Intel generated a lot of press with the unveiling of their 3D, low-power Tri-Gate transistor technology. Now it's IBM’s turn to hop into the 3D waters. Today, the company announced that it’s entered into a joint partnership with 3M to develop 3D semiconductors. They’re going about things a little bit differently than Intel, though; rather than developing chips with raised elements, IBM and 3M want to create “bricks” out of up to 100 separate silicon chips in a process known as “3D packaging.”
Pocket Projector is an apt label for 3M’s MPro150 video projector. It’s not only incredibly small, but it’s completely self-contained, too. All the software you need to display digital photos and videos, PDFs, Word docs, Excel spreadsheets, and even PowerPoint presentations is built right in. You can even store those files in the 1GB of onboard flash memory or on the 2GB MicroSD card that’s included. And it’ll run on either AC or battery power.
3M just raised the multitouch bar several notches higher with the announcement of a new 10-finger multitouch LCD display called the 3M Display M2256PW. The current crop of multitouch displays support two-finger touch, making 3M's latest product quite a “handful.” The Windows 7-compatible multitouch LCD will be on show at CES. The M2256PW features a 22-inch, high-definition 1680 x 1050 LCD screen. It, of course, features all the usual suspects: DVI and VGA video inputs, audio input, and USB ports.
It was not about a month ago that the Optical Systems Division of 3M announced the release of a new 3D film targeted at mobile devices. Now, they were at FPD International 2009 and demoed two devices with the new technology.
Oh, did I mention you don’t need funny glasses to see the 3D image? The technique utilizes multiple LED backlights in tandem with the special film that uses apertures and lenses to direct a picture to the left and right eyes. Further, the film can switch from 3D and 2D mode by changing the operation of the backlights.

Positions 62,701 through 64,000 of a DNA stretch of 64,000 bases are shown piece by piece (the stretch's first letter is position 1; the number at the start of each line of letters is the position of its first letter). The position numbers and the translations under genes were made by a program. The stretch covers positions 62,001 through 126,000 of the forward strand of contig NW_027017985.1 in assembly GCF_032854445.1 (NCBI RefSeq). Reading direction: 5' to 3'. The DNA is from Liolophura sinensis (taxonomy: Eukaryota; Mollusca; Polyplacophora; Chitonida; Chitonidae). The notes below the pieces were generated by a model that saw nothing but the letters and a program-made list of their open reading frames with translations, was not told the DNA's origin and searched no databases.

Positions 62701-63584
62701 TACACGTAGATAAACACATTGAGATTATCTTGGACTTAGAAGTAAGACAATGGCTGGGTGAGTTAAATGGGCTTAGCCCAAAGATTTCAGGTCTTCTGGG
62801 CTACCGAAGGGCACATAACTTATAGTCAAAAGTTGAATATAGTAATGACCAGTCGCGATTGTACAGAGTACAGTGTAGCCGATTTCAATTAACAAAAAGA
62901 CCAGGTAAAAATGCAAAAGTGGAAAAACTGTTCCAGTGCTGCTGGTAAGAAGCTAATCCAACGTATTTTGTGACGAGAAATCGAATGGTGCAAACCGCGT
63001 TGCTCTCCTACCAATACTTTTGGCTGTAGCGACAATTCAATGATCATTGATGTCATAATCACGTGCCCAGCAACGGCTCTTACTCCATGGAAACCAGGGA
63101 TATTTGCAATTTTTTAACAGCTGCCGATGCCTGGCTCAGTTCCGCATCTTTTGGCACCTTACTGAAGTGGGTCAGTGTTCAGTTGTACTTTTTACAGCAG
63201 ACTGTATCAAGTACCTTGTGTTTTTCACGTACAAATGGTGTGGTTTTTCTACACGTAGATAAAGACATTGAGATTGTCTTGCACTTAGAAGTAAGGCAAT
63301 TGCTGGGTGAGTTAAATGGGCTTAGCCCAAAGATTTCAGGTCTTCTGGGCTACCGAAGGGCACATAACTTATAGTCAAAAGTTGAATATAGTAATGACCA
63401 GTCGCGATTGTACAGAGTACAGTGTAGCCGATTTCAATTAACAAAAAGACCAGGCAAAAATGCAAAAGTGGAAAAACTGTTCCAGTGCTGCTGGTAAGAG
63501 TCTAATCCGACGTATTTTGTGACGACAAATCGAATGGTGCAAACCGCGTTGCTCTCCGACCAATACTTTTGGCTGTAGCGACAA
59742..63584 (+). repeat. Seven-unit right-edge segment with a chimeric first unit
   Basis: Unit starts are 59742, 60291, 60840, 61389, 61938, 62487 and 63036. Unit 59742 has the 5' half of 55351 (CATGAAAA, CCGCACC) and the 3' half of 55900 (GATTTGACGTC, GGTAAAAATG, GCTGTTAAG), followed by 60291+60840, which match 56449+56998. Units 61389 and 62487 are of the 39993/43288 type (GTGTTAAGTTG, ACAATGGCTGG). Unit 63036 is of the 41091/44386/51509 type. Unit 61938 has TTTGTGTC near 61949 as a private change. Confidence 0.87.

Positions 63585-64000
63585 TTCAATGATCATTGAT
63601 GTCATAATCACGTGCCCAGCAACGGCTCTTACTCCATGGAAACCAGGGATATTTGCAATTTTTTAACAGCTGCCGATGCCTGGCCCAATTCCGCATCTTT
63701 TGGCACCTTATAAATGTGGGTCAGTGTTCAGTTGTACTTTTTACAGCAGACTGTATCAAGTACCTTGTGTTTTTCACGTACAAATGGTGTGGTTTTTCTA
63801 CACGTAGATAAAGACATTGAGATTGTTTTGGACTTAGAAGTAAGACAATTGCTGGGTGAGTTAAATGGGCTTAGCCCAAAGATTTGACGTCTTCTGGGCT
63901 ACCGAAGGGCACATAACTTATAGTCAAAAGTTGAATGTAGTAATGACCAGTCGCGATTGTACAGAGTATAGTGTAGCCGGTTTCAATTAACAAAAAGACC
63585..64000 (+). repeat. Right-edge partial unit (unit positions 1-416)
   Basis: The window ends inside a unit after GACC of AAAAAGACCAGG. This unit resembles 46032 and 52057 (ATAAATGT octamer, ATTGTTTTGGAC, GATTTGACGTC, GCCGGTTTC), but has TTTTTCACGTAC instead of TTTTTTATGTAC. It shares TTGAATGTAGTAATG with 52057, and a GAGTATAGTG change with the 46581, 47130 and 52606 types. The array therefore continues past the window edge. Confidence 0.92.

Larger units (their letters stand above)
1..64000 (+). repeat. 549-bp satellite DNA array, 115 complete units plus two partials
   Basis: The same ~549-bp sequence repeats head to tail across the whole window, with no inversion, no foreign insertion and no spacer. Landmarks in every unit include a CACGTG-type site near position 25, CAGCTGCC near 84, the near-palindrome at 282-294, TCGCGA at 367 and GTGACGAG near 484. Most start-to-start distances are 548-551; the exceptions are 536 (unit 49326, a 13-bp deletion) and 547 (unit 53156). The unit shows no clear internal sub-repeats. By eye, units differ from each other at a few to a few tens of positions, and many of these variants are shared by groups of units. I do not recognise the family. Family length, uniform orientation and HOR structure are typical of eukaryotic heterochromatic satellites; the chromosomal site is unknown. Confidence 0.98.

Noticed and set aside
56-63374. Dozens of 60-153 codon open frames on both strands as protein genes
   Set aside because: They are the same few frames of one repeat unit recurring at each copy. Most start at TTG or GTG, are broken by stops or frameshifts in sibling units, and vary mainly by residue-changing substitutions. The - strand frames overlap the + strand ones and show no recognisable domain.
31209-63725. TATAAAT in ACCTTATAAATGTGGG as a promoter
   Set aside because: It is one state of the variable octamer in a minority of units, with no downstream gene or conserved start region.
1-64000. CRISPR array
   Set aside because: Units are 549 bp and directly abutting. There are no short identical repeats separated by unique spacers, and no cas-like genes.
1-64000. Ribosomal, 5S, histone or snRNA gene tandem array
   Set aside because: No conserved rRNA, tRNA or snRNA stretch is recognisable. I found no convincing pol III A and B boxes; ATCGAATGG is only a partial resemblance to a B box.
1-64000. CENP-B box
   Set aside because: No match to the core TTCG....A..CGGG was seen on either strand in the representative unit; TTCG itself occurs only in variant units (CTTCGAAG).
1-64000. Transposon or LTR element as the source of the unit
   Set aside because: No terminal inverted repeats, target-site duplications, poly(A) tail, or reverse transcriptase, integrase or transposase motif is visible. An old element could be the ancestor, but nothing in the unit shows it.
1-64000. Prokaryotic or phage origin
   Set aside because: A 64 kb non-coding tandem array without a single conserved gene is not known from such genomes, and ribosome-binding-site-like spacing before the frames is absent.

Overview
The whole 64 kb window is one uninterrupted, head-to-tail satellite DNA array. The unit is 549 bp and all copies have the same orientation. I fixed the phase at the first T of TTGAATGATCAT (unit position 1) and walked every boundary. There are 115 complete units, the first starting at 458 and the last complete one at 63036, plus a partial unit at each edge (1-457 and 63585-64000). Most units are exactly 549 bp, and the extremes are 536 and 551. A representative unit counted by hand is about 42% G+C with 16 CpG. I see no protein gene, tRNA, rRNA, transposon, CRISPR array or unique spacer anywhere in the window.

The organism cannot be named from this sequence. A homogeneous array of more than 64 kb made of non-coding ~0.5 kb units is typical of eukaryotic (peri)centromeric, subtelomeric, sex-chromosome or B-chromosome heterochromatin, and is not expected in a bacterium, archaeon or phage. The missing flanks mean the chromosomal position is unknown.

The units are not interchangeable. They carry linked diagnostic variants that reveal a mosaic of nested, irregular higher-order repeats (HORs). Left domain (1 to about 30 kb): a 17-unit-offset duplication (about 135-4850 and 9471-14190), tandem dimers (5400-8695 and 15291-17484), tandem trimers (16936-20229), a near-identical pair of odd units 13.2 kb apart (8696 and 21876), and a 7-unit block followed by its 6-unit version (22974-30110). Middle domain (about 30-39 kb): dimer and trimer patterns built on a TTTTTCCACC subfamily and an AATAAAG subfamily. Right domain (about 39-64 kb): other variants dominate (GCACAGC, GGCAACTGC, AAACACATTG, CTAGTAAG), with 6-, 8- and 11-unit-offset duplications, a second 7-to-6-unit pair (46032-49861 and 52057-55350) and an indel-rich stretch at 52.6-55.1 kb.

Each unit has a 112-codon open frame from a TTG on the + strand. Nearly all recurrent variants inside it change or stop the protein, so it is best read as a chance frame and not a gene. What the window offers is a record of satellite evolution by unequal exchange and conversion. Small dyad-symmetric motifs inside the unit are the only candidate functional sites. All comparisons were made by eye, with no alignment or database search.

They had two devices with the film installed: a 2.8-inch mobile sized screen and a 9-inch picture frame screen. Obviously, the 3D image doesn’t carry over in the pictures, so you will have to use your imagination.
The film is already being put into production for use in smaller devices. 3M also reports that some devices have already adopted the new technology.
The folks over at 3M’s Optical Systems Division are excited to announce a new field sequential 3D optical film for handheld devices. They are crazy about their films over there at 3M and are hoping to change the mobile market with this latest development.
The new film should help motivate manufacturers to create new 3D mobile devices, applications and gaming products around the technology. “Our 3D optical film solution is designed to enhance communication and interaction by providing an immersive, compelling visual 3D experience for mobile devices” said Jim Bauman, VP of 3M’s Optical Systems.
3M Optical also managed to make the new film easy to integrate into the assembly process. It only requires the modification or upgrade of a couple layers in the optical film stack to produce the extra sensory experience they hope to achieve.
If you happen to be in Korea next week, they’ll be demoing the product at the Korea International Exhibition Center.
We can hear it now: "Why yes, that is a projector in my pocket, but I'm still happy to see you." 3M has unveiled its MPro 110 mini projector, beating a bevy of companies to the punch who this year have announced plans to release a pico projector of their own.
Popsci.com got its hands on the 11.5 x 5 x 2.2 cm device, noting that images could be viewed up to about 11 inches across, even under bright lighting, but not without some noticeable fading. Others photos and some movie scenes were "downright indecipherable.
The pint-sized projector comes with a VGA input, which will come in handy for plugging in laptops, and a composite video jack for connecting to digital cameras, iPods, PSPs, and other handheld gagdets. A thumbwheel gives end users the ability to manually adjust focus.
In the short term, look for the MPro 110 to go on sale September 30 for $359. But looking longer down the line, 3M says it would like to eventually implement the technology into cellphones, perhaps as early as next year.